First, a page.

Economics

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Economics by Mind Map: Economics

1. Chapter 1: Macroeconomics

1.1. Studies the economy as a whole

1.1.1. New node

1.2. When firms make output scarce resources are used

1.2.1. Labour

1.2.2. Machines

1.2.3. Raw Materials

1.2.4. In a given period, the economy is only able to produce a fixed level of output

1.3. Consumers' demand for goods and services is infinite

1.4. Aim to use resources as effectively as possible

1.4.1. will increase ability to make output over time

1.5. When a firm is growing at trend rate, firms will use resources at normal rates of capacity utilisation

1.5.1. and During a boom

1.5.1.1. firms respond to rising demand by using factors of production very intensively

1.5.1.1.1. Pay workers overtime

1.5.1.1.2. Use more machines to cope with extra ouptut

1.5.1.2. NOT SUSTAINABLE in long-run

1.5.2. Output Gap

1.5.2.1. Recession

1.5.2.1.1. Demand falls

1.5.2.1.2. Firms employ fewer people

1.5.2.1.3. Incomes fall

1.5.2.1.4. Level of Expenditure falls

1.5.2.2. Nagative Output Gap

1.5.2.2.1. Economy has spare capacity

1.5.2.3. Inflation

1.5.2.3.1. General and sustained rise in the Price Level

1.5.2.3.2. Operating at full capacity

1.5.2.3.3. Excess demand

1.5.2.3.4. Firms raise prices to choke demand

1.5.2.3.5. Demand-Pull Inflation

1.5.2.3.6. Wages have upward pressure

2. Chapter 2: Economic Growth

2.1. National Output

2.1.1. National Expenditure =

2.1.1.1. National Income =

2.2. GDP

2.2.1. Value of total production within the domestic economy

2.2.2. Fails to capture any returns from ownership of overseas assets

2.2.2.1. Wealth and Income are different

2.2.2.1.1. Wealth refers to assets

2.2.2.1.2. Income is the return from those assets

2.2.3. Fails to capture any returns foreigners get from owning our assets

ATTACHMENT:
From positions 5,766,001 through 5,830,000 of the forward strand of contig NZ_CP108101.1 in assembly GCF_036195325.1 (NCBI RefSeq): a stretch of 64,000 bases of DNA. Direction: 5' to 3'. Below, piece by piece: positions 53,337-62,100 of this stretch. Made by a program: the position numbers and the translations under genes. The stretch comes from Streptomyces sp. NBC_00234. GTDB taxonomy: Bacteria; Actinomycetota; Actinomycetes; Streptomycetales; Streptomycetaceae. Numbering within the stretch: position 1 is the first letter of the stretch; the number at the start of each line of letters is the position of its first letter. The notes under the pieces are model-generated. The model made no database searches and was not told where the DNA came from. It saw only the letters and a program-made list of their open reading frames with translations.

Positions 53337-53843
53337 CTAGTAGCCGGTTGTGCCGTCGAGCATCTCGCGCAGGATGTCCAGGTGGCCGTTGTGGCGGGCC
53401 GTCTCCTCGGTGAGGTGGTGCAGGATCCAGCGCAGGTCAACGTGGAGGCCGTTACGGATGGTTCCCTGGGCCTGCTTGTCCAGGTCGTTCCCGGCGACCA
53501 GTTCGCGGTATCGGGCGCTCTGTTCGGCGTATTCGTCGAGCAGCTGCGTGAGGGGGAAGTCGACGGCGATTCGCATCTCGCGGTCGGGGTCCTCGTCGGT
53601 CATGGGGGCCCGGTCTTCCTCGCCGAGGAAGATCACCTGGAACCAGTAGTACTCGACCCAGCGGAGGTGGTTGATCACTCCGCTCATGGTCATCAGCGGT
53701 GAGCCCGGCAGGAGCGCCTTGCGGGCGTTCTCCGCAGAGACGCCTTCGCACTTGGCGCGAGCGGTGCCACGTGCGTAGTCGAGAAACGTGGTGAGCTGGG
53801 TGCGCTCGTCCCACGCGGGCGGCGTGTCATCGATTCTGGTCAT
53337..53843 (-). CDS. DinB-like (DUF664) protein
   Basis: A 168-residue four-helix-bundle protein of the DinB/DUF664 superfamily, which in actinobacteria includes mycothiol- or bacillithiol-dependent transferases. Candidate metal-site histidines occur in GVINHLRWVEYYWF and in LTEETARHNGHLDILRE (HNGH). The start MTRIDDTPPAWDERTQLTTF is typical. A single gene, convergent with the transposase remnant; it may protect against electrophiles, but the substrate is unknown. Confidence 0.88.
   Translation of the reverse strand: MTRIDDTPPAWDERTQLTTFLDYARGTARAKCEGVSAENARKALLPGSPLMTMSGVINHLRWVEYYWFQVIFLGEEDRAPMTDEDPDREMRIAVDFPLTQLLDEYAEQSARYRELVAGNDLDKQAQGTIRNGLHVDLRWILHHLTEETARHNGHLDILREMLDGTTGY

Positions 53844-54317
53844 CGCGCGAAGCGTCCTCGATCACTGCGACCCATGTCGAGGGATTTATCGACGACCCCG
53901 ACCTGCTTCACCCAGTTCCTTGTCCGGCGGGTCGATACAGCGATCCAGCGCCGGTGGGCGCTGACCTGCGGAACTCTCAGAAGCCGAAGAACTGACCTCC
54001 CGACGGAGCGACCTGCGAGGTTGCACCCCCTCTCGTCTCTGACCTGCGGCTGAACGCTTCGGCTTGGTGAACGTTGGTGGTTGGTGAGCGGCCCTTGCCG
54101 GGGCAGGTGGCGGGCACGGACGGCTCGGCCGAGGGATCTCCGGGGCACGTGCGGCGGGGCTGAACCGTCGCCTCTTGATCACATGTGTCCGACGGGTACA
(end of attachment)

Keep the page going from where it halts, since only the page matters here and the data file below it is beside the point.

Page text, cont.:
2.2.4. GDP per capita= Countries Real GDP per person in $

2.3. GNP = GDP + NPIFA

2.3.1. Gross National Income

2.3.2. Gross Domestic Product

2.3.3. Net Income Property From Abroad

2.4. Real and Nominal Values

2.4.1. Real values are those corrected for the effects of inflation

2.4.2. Nominal values are those expressed in current prices

2.4.2.1. also expressed in 'money terms'

2.4.3. Nominal GDP - Inflation = Real GDP

2.5. Short-Term

2.5.1. Economic Growth is the percentage change in GDP

2.5.2. New node

2.6. Long-Term

2.6.1. Economic Growth is the increase in the potential of Real Output the economy can produce over a given period of time

2.6.2. Economic Growth can only occur if the economy's productive capacity increases

2.6.3. Supply-Side Policies and initiatives will increase long-run growth

2.6.3.1. Increase the quality and quantity of the economy's factors of production

2.6.3.2. improvements in supply-side policies will increase rate of growth and reduce risk of accelerating inflation

2.6.4. Need sufficient demand for the economy to grow

2.7. New node

2.7.1. PL1-PL2: inflation is caused

2.7.2. AD increases, which causes SRAS to also increase

2.7.3. AD = C+I+G+(X-M)

2.7.3.1. Aggregate Demand

2.7.3.2. Consumers

2.7.3.3. Investment

2.7.3.4. Governments

2.7.3.5. Exports

2.7.3.6. Imports

2.8. Index Numbers

2.8.1. used to compare different years and different goods

2.8.2. number of current year/number of base year*100

3. Chapter 3: Unemployment

3.1. Umemployed: if in the population of working age, out of work and actively seeking employment

3.1.1. New node

3.2. Economically Inactive: